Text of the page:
Browsing Educational Leadership, Administration, and Foundations by Subject "Capital."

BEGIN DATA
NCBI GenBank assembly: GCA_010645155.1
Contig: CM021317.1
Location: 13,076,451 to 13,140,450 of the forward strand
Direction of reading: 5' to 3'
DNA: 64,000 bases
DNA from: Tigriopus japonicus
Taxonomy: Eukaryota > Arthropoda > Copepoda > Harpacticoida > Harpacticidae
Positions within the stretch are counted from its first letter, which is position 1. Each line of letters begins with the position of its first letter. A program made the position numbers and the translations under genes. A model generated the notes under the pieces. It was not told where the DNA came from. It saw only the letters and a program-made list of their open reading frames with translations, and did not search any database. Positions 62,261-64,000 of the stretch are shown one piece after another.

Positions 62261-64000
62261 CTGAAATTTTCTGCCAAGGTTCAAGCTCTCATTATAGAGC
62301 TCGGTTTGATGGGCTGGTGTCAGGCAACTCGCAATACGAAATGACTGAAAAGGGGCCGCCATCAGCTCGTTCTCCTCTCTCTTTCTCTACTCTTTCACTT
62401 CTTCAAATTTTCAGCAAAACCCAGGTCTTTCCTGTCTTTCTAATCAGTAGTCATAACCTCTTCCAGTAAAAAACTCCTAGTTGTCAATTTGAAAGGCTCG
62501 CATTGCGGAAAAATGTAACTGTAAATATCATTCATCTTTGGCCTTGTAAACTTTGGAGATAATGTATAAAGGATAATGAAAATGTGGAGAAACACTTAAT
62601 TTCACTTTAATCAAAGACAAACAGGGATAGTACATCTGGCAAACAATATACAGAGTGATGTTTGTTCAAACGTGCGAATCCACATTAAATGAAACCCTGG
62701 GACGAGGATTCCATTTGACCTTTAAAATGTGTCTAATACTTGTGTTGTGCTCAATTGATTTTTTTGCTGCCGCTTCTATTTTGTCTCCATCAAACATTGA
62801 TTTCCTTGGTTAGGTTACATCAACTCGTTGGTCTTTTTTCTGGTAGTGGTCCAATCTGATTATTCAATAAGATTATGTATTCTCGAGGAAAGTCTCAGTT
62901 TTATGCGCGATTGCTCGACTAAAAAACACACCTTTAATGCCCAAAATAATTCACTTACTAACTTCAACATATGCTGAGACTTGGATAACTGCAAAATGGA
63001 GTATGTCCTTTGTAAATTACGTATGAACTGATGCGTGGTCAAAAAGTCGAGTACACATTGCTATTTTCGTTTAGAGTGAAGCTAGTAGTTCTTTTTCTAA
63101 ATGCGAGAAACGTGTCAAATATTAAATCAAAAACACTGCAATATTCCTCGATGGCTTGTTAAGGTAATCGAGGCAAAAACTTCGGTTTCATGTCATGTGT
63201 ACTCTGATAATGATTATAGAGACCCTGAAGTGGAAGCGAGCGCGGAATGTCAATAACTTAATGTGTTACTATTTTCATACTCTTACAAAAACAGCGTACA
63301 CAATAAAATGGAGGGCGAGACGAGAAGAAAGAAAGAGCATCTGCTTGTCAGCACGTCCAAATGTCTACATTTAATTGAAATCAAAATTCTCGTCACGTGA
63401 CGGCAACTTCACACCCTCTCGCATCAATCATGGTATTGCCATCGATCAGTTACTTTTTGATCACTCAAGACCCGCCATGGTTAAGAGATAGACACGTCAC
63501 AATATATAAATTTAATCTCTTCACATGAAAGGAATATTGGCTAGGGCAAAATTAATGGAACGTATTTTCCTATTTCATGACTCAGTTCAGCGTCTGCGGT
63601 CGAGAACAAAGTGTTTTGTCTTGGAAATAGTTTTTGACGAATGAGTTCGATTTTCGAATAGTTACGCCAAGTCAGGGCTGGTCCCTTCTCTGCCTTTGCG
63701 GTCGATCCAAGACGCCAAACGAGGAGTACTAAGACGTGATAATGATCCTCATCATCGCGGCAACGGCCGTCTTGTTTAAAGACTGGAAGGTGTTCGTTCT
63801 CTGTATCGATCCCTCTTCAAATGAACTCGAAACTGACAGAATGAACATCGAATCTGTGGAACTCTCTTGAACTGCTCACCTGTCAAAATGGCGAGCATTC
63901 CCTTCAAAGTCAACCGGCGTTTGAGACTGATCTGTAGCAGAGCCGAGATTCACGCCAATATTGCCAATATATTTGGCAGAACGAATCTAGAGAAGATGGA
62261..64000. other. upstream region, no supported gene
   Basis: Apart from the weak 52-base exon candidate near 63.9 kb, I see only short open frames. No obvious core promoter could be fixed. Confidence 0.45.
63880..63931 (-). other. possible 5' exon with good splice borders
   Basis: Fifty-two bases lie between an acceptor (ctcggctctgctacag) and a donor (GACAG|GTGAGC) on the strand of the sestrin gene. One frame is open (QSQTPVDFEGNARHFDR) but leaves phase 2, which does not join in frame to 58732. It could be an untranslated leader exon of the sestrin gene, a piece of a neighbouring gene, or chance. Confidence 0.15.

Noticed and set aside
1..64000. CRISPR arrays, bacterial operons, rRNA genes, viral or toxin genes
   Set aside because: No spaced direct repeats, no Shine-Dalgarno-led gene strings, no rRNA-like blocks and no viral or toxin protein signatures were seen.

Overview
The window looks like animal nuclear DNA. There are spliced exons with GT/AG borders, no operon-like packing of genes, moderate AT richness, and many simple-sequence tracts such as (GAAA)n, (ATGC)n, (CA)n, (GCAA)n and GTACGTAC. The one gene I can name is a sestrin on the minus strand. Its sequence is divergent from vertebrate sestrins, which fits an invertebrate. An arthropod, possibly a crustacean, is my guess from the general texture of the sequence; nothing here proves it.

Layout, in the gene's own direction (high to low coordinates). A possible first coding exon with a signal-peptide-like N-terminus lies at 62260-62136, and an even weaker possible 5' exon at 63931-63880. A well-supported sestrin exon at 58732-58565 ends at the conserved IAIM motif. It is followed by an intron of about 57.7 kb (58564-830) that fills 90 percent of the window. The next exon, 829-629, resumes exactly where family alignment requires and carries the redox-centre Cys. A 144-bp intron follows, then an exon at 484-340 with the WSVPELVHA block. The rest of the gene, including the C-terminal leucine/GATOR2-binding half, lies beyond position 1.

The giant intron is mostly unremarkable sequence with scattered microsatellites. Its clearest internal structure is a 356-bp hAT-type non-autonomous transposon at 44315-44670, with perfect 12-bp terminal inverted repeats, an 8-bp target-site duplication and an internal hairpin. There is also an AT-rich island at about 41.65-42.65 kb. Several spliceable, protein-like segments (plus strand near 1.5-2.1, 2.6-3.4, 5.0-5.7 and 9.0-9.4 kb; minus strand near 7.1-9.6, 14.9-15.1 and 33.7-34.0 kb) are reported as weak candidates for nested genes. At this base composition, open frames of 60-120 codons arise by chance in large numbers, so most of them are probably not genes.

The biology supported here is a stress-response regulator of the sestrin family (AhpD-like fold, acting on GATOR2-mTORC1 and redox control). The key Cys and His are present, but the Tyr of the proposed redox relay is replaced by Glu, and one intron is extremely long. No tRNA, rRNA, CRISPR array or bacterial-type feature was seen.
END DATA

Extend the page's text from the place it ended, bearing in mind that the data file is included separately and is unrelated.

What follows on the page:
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The Experiences of Working-Class College Students Who Became University PresidentsWorking-class students enter college lacking necessary capital to predict their academic and personal success making college success less likely than for middle class students (Bufton, 2003; Mack, 2006; Paulsen & St. John, 2002; Rose, 1997; Wegner, 1973). This same social class origin helps to define experiences, provides context for understanding these experiences, and ultimately can be a strong motivation to succeed. With the help of personal and professional mentors, strong working-class family values, and an innate drive to succeed, the university presidents in this study have survived in a culture in which they did not have the necessary capital to naturally be academically, personally, and professionally successful. With a strong proportion of today’s first-time college students enrolling directly from high school, almost 55% nationally, and almost 40% nationally coming from working-class backgrounds, the university presidents in this study have provided a strong insight into the experiences and culture of working-class college students and those who become university presidents (U.S. Department of Education, National Center for Education Statistics, 2008).